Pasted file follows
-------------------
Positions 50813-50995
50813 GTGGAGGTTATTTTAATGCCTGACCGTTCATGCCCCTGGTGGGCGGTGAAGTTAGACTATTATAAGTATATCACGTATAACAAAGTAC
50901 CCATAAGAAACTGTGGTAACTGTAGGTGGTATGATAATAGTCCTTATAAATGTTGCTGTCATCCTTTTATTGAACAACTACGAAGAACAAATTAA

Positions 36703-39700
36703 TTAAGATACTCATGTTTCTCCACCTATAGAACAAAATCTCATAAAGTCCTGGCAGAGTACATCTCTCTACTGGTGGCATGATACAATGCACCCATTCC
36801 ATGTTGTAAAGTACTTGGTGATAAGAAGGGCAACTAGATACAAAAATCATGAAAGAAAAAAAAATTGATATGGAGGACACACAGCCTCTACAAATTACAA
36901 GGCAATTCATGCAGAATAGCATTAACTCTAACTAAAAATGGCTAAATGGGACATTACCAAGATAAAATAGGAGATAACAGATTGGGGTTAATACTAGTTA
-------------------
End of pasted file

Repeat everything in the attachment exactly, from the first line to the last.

Positions 50813-50995
50813 GTGGAGGTTATTTTAATGCCTGACCGTTCATGCCCCTGGTGGGCGGTGAAGTTAGACTATTATAAGTATATCACGTATAACAAAGTAC
50901 CCATAAGAAACTGTGGTAACTGTAGGTGGTATGATAATAGTCCTTATAAATGTTGCTGTCATCCTTTTATTGAACAACTACGAAGAACAAATTAA

Positions 36703-39700
36703 TTAAGATACTCATGTTTCTCCACCTATAGAACAAAATCTCATAAAGTCCTGGCAGAGTACATCTCTCTACTGGTGGCATGATACAATGCACCCATTCC
36801 ATGTTGTAAAGTACTTGGTGATAAGAAGGGCAACTAGATACAAAAATCATGAAAGAAAAAAAAATTGATATGGAGGACACACAGCCTCTACAAATTACAA
36901 GGCAATTCATGCAGAATAGCATTAACTCTAACTAAAAATGGCTAAATGGGACATTACCAAGATAAAATAGGAGATAACAGATTGGGGTTAATACTAGTTA